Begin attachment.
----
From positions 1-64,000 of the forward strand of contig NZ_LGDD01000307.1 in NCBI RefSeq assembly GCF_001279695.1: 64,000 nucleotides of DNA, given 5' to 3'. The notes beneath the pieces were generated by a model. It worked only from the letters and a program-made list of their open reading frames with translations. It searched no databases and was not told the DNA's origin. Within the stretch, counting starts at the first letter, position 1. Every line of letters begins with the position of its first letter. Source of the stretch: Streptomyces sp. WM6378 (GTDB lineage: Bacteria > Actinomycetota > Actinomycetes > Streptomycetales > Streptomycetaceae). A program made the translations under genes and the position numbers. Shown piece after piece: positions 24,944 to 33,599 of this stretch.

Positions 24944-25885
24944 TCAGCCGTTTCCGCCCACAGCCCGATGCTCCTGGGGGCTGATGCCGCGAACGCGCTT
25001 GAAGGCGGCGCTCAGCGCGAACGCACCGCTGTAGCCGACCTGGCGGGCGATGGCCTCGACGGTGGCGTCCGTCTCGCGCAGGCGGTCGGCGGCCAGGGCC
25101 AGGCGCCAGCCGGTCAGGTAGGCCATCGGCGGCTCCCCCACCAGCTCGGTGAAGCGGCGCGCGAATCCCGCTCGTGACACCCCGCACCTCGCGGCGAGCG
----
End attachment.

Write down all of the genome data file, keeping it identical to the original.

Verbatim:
From positions 1-64,000 of the forward strand of contig NZ_LGDD01000307.1 in NCBI RefSeq assembly GCF_001279695.1: 64,000 nucleotides of DNA, given 5' to 3'. The notes beneath the pieces were generated by a model. It worked only from the letters and a program-made list of their open reading frames with translations. It searched no databases and was not told the DNA's origin. Within the stretch, counting starts at the first letter, position 1. Every line of letters begins with the position of its first letter. Source of the stretch: Streptomyces sp. WM6378 (GTDB lineage: Bacteria > Actinomycetota > Actinomycetes > Streptomycetales > Streptomycetaceae). A program made the translations under genes and the position numbers. Shown piece after piece: positions 24,944 to 33,599 of this stretch.

Positions 24944-25885
24944 TCAGCCGTTTCCGCCCACAGCCCGATGCTCCTGGGGGCTGATGCCGCGAACGCGCTT
25001 GAAGGCGGCGCTCAGCGCGAACGCACCGCTGTAGCCGACCTGGCGGGCGATGGCCTCGACGGTGGCGTCCGTCTCGCGCAGGCGGTCGGCGGCCAGGGCC
25101 AGGCGCCAGCCGGTCAGGTAGGCCATCGGCGGCTCCCCCACCAGCTCGGTGAAGCGGCGCGCGAATCCCGCTCGTGACACCCCGCACCTCGCGGCGAGCG